• I’m not so sure that there is much evidence of a museum (or similar building) bringing much stimulus to the immediate area around it. Woodlawn has been just on the other side of the museum of science and industry for decades and it really hasn’t done much for it. The south loop had the 3 museums for an equally long period of time and I don’t think its rebirth had much to do with the presence of the museums. Heck, the Garfield Park Conservatory is awesome yet Garfield Park is still a scary area. The Lucas museum will definitely be a stimulus for the city as a whole and a nice asset for the immediate community but there’s pretty good evidence that adding a museum alone isn’t enough to help a depressed community.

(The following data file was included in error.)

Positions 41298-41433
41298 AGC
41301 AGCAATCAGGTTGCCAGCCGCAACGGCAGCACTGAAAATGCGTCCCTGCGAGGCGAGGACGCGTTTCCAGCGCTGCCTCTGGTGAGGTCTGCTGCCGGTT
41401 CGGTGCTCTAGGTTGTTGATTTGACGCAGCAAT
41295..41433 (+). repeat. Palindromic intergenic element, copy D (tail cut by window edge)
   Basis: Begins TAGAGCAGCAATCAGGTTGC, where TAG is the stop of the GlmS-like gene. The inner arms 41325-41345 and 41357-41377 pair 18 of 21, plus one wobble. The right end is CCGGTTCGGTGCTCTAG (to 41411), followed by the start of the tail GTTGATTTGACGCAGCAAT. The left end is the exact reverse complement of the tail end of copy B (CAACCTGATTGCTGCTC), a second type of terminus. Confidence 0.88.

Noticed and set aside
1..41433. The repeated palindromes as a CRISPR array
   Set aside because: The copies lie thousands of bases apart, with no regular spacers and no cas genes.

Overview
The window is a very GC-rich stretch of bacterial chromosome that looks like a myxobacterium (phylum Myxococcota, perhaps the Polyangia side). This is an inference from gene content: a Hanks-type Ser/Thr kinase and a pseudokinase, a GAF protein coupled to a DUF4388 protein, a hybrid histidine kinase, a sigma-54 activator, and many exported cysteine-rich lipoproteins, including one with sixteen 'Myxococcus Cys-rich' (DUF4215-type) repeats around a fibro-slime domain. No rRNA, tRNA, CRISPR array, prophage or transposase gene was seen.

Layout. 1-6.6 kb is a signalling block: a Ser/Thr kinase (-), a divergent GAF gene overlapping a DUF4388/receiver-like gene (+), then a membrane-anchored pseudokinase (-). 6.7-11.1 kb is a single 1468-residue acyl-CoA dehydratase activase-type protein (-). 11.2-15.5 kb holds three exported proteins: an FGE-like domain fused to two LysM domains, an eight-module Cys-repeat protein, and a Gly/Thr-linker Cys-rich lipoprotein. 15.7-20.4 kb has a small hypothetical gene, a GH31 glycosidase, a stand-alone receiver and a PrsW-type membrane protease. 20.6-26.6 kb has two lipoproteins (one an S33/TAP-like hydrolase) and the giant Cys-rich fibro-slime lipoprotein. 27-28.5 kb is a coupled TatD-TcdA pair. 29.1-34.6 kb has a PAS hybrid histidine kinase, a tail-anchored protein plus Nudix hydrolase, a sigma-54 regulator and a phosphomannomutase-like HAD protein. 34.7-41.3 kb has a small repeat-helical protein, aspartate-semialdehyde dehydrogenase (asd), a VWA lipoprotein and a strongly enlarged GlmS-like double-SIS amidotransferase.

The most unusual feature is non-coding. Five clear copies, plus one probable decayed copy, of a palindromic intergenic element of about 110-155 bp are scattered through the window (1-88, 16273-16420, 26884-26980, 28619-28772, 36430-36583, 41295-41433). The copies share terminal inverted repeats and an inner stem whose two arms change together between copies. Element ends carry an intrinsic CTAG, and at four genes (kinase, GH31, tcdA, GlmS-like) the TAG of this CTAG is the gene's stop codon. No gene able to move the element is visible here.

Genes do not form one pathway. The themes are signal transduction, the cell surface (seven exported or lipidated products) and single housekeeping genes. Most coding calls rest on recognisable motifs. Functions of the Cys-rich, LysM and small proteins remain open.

• Alex_H

    Elliott, next time you go to Garfield Park, you might consider this place: (I haven’t been but have heard good things)

  • jeff wegerson

    Who was the single artist that collected their own work and created a museum. I’m sure there are some but the Art Institute isn’t one.